Communique de Presse
11 August 2011
UCI explanation on comments by Gerard Vroomen concerning the Biological Passport
The International Cycling Union categorically rejects the allegations published by Mr. Gerard Vroomen on his personal blog yesterday concerning biological passports, comments which were then relayed by the velonation.com website. The UCI has therefore decided to provide the following statement in order to protect the public image of cycling and in particular with due respect to the commitment of those working on daily basis in the fight against doping.
The allegation that no tests were carried out under the biological passport testing program between the end of the Tour de France 2010 and April 2011 is absolutely incorrect, as the statistics below clearly demonstrate.
General statistics for Blood Passport Tests only (excluding urine tests and Tour de France 2010) from July 1st 2010 until April 30th 2011 (period referred to by Mr Vroomen)
This includes out-of-competition controls, pre-competition and in-competition controls on all major events during this period and team training camps.
01.07.2010 – 31.12.2010: 45
01.07.2010 – 30.04.2011: 68
The assertions made by Gerard Vroomen’s are misleading, irresponsible, mischievous and clearly show a very weak understanding of this complex subject, an area which goes well beyond financial questions alone. The UCI considers Mr Vroomen’s comments particularly unacceptable given the years of research and investments in this area. The result of UCI’s anti-doping work has been unanimously recognized by international experts and its program has become a worldwide reference in the fight against doping.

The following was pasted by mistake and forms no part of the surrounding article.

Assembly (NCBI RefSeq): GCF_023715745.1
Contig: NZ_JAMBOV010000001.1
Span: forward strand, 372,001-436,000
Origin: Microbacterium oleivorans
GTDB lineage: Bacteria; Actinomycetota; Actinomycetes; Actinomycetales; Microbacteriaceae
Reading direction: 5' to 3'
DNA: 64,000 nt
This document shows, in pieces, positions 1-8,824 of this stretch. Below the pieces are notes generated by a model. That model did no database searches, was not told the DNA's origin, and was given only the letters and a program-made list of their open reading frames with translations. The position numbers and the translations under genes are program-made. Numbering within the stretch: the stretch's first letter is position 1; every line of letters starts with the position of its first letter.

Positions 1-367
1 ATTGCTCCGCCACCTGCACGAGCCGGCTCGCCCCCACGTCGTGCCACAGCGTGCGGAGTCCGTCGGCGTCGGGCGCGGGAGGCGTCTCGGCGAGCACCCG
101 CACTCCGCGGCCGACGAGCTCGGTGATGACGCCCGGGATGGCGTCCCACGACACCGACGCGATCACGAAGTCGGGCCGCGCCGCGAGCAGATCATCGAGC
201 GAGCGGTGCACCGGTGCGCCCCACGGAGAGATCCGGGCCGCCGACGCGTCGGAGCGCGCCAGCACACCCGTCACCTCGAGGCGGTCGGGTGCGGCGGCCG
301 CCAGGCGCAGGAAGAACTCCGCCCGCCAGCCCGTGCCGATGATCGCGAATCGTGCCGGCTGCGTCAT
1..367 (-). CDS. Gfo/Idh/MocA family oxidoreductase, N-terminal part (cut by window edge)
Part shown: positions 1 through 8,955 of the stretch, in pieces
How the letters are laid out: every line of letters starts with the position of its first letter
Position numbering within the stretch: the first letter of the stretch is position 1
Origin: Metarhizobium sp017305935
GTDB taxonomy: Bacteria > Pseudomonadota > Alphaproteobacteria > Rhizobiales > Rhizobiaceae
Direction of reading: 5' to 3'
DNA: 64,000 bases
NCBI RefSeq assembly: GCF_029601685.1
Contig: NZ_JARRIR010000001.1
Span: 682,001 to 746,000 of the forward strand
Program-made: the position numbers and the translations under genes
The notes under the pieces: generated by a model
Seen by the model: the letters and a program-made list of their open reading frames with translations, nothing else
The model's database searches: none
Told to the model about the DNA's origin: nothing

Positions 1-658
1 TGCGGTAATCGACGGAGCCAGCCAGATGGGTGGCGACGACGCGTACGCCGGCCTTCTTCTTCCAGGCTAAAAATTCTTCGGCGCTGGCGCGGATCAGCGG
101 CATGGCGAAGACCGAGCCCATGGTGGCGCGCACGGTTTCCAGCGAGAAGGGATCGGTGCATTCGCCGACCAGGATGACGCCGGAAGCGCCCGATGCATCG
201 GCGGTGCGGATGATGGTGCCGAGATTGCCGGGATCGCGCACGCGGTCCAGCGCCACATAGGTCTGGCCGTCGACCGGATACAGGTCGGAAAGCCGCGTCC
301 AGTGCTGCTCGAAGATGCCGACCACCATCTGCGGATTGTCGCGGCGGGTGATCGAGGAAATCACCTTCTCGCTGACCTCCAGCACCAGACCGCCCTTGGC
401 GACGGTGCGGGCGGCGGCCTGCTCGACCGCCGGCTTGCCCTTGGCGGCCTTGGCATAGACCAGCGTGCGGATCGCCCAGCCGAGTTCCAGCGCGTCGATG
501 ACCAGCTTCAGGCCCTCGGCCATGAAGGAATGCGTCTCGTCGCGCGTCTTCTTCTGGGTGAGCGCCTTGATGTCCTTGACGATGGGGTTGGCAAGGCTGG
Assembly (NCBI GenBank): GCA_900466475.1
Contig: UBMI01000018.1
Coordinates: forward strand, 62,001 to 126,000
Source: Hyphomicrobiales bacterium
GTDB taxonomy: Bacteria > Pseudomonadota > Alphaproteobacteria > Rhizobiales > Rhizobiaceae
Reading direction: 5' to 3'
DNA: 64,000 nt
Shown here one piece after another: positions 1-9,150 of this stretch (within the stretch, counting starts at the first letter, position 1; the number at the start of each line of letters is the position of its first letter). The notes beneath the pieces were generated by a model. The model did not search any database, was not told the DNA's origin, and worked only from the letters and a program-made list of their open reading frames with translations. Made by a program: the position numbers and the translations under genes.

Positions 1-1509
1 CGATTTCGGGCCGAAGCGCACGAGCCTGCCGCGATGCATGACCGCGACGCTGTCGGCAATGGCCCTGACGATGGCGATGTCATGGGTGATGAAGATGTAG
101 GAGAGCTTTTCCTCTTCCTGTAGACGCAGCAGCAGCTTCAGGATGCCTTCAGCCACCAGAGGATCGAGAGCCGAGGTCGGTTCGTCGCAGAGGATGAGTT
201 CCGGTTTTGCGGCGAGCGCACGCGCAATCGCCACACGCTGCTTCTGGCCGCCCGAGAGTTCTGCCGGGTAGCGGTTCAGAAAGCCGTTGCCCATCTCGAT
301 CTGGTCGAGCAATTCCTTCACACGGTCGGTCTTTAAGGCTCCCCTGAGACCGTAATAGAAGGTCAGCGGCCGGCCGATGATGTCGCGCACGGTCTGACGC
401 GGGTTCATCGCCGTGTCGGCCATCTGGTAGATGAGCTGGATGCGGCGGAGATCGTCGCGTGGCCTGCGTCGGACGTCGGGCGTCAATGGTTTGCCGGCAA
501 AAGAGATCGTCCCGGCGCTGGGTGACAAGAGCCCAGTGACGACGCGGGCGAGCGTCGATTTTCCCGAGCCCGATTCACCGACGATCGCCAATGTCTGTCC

The UCI highlights the exceptional quality of competition at the recent Tour de France 2011, a Tour which also reflected a cleaner era in cycling. Mr Vroomen appears exceptionally poorly informed as he would seem not to have been aware of the tests carried out on the two teams he has been involved with. A simple phone call could have clarified the situation for Mr Vrooman should his concerns have been genuine, but he chose not to do this.
Further the UCI refutes any suggestion that anti-doping funds have been used to fund legal bills for fighting legal cases.
The UCI therefore suggests that Mr Vroomen, and the media, ensure that facts are correct before making public statements about UCI’s activities.
— UCI Communications Services